Calgary Flames fans risk heart attacks during high stress hockey games

A Calgary cardiologist warns Flames fans should worry about more than just the score during a high stakes game. Studies show they may be more at risk of heart attacks.

Calgary cardiologist says patients with a heart condition more prone to problems

Calgary Flames fans react to a goal during the NHL Western Conference quarter-final hockey action at a bar in Calgary in 2008. (Jeff McIntosh/Canadian Press)

Game 6 against the Vancouver Canucks was as high stress as they come for Calgary Flames fan Graham Cripps.

He has an underlying heart condition and says he felt the stress of the game

Dr. Anmol Kapoor warns Flames fans about the risk of heart attacks during high stakes games.

"A tingling sensation around the heart. It's obviously a combination of excitement and trepidation. It's nerve wracking."

It's that excitement, in combination with high salt foods and increased liquids (beer), that can increase the risk of a heart attack for sports fans, according to Calgary cardiologist Dr. Anmol Kapoor.

Kapoor says studies show that risk is even greater if the sports fan has heart problems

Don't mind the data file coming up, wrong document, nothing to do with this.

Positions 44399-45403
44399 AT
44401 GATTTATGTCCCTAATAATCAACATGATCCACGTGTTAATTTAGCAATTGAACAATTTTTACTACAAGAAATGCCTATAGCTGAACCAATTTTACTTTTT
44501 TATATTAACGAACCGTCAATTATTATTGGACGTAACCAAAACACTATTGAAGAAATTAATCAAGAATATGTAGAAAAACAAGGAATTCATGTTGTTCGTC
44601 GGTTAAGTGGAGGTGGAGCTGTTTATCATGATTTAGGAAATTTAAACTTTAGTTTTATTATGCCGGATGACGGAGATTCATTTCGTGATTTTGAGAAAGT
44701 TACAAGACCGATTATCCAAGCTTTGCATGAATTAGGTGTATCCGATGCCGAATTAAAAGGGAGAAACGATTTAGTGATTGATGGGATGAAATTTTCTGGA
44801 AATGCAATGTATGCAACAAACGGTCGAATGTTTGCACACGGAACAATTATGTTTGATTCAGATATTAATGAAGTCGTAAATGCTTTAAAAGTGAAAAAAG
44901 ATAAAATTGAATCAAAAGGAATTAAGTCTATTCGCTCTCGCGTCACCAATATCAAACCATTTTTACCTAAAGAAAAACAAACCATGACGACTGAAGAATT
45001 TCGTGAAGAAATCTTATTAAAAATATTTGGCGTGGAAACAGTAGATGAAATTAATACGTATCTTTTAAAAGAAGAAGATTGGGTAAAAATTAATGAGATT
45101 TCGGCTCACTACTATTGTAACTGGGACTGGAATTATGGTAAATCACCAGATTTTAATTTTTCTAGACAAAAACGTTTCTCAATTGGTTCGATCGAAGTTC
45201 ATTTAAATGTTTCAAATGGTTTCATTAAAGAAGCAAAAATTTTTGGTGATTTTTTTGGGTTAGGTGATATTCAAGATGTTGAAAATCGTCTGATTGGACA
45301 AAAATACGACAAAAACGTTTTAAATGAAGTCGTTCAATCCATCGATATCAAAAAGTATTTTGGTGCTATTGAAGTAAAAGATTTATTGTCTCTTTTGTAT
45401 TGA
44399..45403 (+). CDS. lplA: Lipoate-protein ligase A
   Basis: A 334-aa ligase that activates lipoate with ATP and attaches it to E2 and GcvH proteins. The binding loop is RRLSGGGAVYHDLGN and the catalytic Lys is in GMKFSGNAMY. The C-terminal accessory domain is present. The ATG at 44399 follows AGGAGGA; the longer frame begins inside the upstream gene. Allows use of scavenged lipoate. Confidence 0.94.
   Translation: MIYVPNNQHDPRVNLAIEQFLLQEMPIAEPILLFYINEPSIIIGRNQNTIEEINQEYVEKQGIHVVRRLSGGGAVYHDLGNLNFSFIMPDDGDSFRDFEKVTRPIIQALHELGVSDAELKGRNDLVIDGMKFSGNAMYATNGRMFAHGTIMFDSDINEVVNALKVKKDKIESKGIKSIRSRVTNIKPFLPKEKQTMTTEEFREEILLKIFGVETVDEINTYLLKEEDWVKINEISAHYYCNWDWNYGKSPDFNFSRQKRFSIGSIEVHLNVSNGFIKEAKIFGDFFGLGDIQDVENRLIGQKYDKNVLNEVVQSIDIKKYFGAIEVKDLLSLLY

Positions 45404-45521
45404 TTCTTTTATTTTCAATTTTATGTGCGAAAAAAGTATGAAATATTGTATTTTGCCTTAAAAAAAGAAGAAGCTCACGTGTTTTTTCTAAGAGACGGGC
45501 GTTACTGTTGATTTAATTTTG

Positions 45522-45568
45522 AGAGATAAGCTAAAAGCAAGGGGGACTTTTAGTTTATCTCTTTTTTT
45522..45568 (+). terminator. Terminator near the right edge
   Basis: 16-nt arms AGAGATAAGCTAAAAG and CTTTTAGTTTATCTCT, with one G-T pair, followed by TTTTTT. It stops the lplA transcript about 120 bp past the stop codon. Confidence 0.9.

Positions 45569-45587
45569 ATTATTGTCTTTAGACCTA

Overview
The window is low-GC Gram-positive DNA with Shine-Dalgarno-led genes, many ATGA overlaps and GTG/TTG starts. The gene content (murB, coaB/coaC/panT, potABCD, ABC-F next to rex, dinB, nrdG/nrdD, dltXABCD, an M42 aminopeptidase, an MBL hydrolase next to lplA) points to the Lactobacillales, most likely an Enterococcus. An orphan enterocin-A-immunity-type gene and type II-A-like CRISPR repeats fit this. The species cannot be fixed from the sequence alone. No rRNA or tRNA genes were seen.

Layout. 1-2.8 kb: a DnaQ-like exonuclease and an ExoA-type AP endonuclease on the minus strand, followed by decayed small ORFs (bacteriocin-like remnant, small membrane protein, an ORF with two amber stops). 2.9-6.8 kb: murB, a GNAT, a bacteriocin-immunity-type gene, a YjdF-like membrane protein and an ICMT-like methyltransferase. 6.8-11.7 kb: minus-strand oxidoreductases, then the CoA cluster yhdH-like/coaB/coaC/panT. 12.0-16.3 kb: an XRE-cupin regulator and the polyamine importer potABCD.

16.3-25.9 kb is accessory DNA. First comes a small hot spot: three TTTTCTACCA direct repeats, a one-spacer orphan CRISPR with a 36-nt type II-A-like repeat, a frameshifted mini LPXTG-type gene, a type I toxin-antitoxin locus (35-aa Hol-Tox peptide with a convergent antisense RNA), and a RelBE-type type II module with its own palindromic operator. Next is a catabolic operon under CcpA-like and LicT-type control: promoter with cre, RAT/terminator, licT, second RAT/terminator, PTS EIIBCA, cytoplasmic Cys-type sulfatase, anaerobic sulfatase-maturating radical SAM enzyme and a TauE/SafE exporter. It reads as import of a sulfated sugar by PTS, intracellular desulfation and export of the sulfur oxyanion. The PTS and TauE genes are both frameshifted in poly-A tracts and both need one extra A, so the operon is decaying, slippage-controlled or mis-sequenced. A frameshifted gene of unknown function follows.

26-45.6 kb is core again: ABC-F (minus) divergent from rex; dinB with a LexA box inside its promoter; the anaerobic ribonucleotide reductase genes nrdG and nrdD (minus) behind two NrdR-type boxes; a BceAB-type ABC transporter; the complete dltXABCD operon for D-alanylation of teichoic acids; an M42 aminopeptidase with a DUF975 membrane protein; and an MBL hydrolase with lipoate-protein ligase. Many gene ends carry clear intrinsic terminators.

Risk more than doubled

"If they are with a group of friends, they are having extra beer, or if they are eating salty foods.... And now their heart goes up cheering for the team, their blood pressure is up, along with not taking medications properly, [it] can trigger those cardiac events," said Dr. Anmol Kapoor.

Researchers in Germany studied fans during the 2006 World Cup Soccer.

They found the risk more than doubled for men and women cheering on the German team.

Another study out of the American Journal of Medicine sporting events have the potential to adversely affect spectators' cardiovascular health, and protective measures should be considered.

Flames fan study

Kapoor recalls the impact on one die hard Edmonton Oilers fan while training at a hospital. The Oilers fan insisted on watching his team during the 2006 playoffs while getting treated in ICU.

"Whenever they would play a game he would go into ventricle tachycardia. His heart would go so fast that we had to call emergency, code blue, calm him down and give him medication [and] electrical shock to control things. So definitely hockey was a trigger for him."

Kapoor says its important for everyone to have fun and enjoy the games, but heart patients need to remember to take their medication and watch what they eat and drink.

Kapoor plans to study the effect of the Flames playoff run on fans' health after the series wraps up.


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